LEGISLATIVE UPDATE: Senator Proposes New Bill To Create Civil Cause Of Action For Foreign Theft Of Trade Secrets

http://blogs.orrick.com/trade-secrets-watch/files/2013/12/5Dec13-Resized-200x150.jpgJust before the Thanksgiving holiday last week, Senator Jeff Flake (R-Ariz.) introduced the Future of American Innovation and Research Act, a new trade secrets bill that would allow American trade secrets owners to sue entities who misappropriate trade secrets outside the United States, or who misappropriate trade secrets on behalf of foreign entities.  The bill tracks the Uniform Trade Secret Act’s definitions of “trade secret” and “misappropriation,” and includes standard remedies of damages and injunctive relief.  One interesting addition is that it would also enable courts to seize property involved in the commission of the theft.  You can read Flake’s press release about his bill here.

This bill is just one more in a laundry list of pending bills related to trade secrets.  We’ve been tracking these proposed laws throughout the year and have updated our primer to include Flake’s new bill.  We’ve also updated the chart to include bill numbers and links to up-to-date status information via www.govtrack.us:

Bill Sponsor What’s It About? Status

Future of American Innovation and Research Act

(S. 1770)

Sen. Jeffry L. Flake (R-Ariz.)
  • First introduced on November 22, 2013, the act would allow trade secret owners to bring a civil action against a person who misappropriates a trade secret if that person is acting either outside of the United States or acting on behalf of a foreign actor.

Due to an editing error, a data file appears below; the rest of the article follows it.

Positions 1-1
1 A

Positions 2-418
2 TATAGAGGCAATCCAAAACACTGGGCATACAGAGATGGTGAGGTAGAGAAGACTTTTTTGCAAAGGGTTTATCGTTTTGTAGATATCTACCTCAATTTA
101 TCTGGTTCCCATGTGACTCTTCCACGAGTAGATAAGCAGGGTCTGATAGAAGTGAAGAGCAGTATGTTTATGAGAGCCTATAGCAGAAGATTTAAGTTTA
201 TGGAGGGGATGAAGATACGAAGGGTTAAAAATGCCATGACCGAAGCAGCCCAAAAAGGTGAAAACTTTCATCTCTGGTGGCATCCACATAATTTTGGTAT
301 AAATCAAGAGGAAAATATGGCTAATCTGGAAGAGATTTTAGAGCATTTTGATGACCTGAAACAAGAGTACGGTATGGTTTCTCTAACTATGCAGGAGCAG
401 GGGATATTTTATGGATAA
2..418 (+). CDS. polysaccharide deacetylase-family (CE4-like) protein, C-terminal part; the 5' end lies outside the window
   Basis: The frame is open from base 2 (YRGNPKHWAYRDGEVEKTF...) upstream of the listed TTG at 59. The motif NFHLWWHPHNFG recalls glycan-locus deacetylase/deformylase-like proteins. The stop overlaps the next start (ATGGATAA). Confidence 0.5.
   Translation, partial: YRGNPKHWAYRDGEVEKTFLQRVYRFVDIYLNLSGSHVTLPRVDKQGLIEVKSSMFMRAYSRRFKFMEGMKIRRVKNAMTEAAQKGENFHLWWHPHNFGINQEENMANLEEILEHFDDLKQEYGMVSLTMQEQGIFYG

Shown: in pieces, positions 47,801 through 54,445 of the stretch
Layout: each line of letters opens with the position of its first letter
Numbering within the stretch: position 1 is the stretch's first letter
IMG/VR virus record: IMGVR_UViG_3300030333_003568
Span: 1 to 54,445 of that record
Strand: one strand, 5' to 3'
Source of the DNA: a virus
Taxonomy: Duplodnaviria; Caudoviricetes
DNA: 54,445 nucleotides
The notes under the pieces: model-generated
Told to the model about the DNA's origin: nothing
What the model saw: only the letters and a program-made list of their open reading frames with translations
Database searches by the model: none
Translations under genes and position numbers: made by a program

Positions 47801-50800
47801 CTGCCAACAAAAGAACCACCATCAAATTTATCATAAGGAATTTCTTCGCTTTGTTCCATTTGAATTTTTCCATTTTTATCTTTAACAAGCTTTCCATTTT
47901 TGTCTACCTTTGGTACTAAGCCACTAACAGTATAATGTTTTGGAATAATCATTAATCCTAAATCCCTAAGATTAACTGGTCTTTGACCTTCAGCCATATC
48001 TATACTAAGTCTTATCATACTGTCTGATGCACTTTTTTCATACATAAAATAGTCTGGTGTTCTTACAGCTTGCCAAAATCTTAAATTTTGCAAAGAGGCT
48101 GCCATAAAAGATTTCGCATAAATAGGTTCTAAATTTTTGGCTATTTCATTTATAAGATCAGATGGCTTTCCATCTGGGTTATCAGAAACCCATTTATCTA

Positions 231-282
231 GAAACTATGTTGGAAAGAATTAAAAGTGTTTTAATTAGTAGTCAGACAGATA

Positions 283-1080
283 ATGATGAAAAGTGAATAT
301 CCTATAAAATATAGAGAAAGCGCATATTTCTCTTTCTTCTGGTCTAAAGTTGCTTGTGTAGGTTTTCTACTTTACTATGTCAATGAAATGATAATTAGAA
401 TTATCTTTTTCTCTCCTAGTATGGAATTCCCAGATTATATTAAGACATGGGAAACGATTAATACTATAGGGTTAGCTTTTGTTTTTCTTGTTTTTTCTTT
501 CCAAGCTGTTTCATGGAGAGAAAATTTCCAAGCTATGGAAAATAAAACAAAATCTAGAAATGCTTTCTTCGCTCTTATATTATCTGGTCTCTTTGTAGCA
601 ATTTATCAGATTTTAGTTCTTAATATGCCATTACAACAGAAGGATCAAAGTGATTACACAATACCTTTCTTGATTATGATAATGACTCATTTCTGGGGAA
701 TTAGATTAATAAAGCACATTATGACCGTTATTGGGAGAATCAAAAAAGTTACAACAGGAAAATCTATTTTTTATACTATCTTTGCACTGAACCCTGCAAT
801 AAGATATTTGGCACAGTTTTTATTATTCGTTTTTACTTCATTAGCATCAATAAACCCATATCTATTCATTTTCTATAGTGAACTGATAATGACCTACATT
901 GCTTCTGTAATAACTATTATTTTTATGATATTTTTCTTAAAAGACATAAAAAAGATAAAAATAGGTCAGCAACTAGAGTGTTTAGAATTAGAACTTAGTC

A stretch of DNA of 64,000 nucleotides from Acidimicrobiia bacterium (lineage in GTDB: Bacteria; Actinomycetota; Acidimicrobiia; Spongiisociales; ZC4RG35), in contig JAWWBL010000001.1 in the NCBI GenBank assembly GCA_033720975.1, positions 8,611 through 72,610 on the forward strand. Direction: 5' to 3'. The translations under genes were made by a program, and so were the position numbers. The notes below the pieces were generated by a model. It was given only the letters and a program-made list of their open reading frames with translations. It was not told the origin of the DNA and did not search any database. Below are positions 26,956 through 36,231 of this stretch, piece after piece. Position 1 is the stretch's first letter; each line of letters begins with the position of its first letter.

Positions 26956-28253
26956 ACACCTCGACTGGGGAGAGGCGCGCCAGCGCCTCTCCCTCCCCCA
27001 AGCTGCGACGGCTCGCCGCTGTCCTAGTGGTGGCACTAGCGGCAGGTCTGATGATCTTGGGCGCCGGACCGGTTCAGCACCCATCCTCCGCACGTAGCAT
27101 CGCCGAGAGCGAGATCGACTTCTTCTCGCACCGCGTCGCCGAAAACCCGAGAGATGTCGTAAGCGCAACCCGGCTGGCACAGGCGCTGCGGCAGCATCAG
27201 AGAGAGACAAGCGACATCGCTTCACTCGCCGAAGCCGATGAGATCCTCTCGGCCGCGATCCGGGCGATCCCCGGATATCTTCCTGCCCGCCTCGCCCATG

• The act would bring foreign actors within the jurisdiction of U.S. federal courts so long as the actors engaged in conduct that either takes place within the United States, or “causes or is reasonably anticipated to cause an injury” within the United States or to an American business or citizen.
  • Available remedies include damages, restitution, injunctive relief, punitive damages, and attorneys’ fees.  The act would also permit courts to issue ex parte seizure orders, allowing seizure of items (such as computers) used in connection with trade secrets theft, subject to certain procedural requirements.
Referred to the Senate Judiciary Committee

Private Right of Action Against Theft of Trade Secrets Act of 2013

(H.R. 2466)

Rep. Zoe Lofgren
(D-Cal.)
  • Introduced in the House on June 20, 2013, the bill would add a provision to 18 U.S.C. § 1832 that creates a private cause of action for the theft of trade secrets.
  • Under this amendment, reverse engineering is explicitly not actionable.
Referred to the House Committee on the Judiciary

Aaron’s Law Act of 2013

(H.R. 2454)

Rep. Zoe Lofgren
(D-Cal.)
et al.
Referred to the House Committee on the Judiciary

Cyber Economic Espionage Accountability Act

(H.R. 2281)

Rep. Mike Rogers
(R-Mich.) and Rep. Tim Ryan
(D-Ohio)
  • Introduced June 6, 2013, the bill broadly aims to secure the United States against cyber attacks sponsored by foreign governments.